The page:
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The Bias of My Lazy Eyes. Or is it Metacognition?

One of the greatest mysteries of our human existence is how two people, when presented with identical information, can come to radically different conclusions. How is it that the exact same image or words or clip can be interpreted differently by two people, each with 20/20 vision? Examples of the resulting friction have both entertained us with great literature and movies, and employ many thousands in the legal industry. Our inability to see the same thing the same way is truly perplexing.

So head-scratching is this quirk of human behavior, smart social scientists have exerted substantial energy into understanding why. They have developed elaborate hypotheses, done the studies, analyzed the data, and shared the results along with their interpretations.

If you think back to your Psych 101 days, you’ll remember your introduction to a few new terms. One is the simple four-letter word of ‘bias.’ Then you shook hands with the many variants of ‘bias.’ You have gender bias, projection bias, negativity bias, confirmation bias, self-serving bias, conformity bias, affinity bias, the Halo Effect, and even a beauty bias. There are many more members of the ‘Bias’ family. Then we learned that we all are a big steaming bowl of jambalaya of unconscious biases. Can’t escape it — part of our human DNA. The same DNA that also allows us to construct stereotypes.

Nearly every experience every day of our lives either adds to a stereotype or subtracts from one. My reading of a 96-year-old man parachuting from an airplane takes a bite out of my stereotype that all old men are drooling in some state of dementia. Call me a flaming ageist, and along with all my other stereotypes, I might be one. But I don’t think so. You see, I love old people. I love old people so much, I’m putting in my time to join them. I’m destined to do my own drooling. My grandchildren think I’ve already started.

The vocabulary meaning of ‘bias’ is ‘prejudice in favor of or against one thing, person, or group compared with another, usually in a way considered to be unfair.’ By today’s sensitivities, the term contains two big words. ‘Prejudice’ and ‘unfair.’ Both words have found their way unto any number of protest signs. Not just today, but ever since felt pens were invented.

So by definition, our biases, which we all possess, play a big role in how we see and interpret something. It is our unique ‘angle’ to the world. It’s critical to shaping our world view. It is why we get two different descriptions of the same auto accident, or just because you didn’t see your player commit the foul, the referee thought he did and blew the whistle. “What are you blanking blind ref!” you scream. It is what makes some find a joke funny, and others find it offensive.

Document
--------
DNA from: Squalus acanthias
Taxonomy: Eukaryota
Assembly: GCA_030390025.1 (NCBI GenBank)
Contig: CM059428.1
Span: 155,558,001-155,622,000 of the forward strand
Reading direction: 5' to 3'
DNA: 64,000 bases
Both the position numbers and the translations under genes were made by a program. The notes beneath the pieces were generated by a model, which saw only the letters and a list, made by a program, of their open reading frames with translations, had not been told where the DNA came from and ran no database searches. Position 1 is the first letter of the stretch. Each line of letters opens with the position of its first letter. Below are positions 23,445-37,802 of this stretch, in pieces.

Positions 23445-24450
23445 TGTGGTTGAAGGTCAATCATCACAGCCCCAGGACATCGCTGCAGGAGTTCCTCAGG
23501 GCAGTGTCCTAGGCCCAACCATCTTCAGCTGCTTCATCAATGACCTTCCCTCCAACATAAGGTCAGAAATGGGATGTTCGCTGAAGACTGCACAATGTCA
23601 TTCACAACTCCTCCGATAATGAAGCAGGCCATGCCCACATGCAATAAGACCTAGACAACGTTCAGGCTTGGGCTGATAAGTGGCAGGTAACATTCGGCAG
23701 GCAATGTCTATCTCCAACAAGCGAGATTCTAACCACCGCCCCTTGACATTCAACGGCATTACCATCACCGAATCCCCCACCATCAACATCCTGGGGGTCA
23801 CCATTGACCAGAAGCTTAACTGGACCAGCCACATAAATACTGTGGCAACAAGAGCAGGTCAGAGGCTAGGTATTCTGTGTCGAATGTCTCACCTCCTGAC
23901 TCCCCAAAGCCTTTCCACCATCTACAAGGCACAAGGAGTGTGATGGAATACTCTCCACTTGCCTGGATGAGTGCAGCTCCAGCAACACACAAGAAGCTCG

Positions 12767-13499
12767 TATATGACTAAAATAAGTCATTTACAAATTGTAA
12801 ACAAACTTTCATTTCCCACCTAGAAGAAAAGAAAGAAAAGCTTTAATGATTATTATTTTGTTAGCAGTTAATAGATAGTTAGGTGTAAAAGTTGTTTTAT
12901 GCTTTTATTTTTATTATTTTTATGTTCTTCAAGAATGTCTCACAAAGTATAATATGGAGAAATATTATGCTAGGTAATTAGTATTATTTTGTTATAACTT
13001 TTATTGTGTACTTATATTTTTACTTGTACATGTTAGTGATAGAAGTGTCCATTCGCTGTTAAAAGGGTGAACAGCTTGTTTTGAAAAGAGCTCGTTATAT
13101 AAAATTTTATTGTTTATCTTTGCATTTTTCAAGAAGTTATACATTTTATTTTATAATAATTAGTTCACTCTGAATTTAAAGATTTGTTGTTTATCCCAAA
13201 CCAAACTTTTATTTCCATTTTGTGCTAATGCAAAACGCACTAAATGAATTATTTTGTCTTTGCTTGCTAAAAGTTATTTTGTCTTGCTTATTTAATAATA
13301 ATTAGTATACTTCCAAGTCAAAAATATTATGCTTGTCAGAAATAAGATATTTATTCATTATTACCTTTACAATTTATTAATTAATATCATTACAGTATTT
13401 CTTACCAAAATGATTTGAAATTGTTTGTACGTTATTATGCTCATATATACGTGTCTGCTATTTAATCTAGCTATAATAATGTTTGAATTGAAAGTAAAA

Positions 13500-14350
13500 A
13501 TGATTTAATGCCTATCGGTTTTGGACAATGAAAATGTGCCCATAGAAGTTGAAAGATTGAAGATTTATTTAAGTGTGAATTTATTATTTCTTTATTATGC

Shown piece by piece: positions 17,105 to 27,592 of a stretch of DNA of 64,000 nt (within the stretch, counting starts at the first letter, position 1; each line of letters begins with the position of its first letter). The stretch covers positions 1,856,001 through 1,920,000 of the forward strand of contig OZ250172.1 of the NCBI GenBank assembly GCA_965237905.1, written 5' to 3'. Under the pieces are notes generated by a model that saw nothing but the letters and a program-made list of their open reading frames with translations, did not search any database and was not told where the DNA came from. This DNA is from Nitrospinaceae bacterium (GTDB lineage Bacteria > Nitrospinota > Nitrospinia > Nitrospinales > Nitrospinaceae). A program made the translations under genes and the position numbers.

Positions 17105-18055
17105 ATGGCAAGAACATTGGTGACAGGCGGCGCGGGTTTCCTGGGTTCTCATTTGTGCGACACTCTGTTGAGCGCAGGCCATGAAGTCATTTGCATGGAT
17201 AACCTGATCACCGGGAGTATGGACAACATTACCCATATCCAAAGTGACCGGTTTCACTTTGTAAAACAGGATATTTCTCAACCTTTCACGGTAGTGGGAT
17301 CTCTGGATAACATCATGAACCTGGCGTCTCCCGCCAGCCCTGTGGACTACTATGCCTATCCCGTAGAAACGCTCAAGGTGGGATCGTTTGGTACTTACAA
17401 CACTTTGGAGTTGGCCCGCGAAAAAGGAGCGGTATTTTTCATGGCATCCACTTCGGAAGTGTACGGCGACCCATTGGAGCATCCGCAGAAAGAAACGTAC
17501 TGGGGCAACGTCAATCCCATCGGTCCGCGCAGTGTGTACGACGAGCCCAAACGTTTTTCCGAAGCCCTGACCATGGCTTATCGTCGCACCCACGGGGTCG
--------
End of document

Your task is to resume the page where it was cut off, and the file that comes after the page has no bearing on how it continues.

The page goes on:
But accepting that we bring our biases to nearly every observation, it doesn’t explain why some hold so firmly to what they think they see. You might think that that life’s experiences would allow for some doubt. If not, then some book or movie with a plot suggesting ‘things are not as they appear’ would. Apparently, for some, just seeing an image of something will allow them to make conclusions with great clarity leading to great certainty. If you see it differently, then you lack intelligence, or empathy, or insight, or you live in Rubeville, which explains your unfortunate biases. Of course, so do yours.

In 1999, two Cornell University psychologists, David Dunning and Justin Kruger, squinted their eyes and collaborated on a bit of research. They found that when a group of folks given the same test, with some knowing little of the subject matter, some having some knowledge, and the rest knowing it well, that those least knowledgeable were the most certain of their knowledge level. When asked to predict the score of the test they just took, they nearly all thought they scored much better than they actually did (they scored at the 12% percentile yet predicted a 62% percentile result). Amazingly, they were arrogant in their ignorance.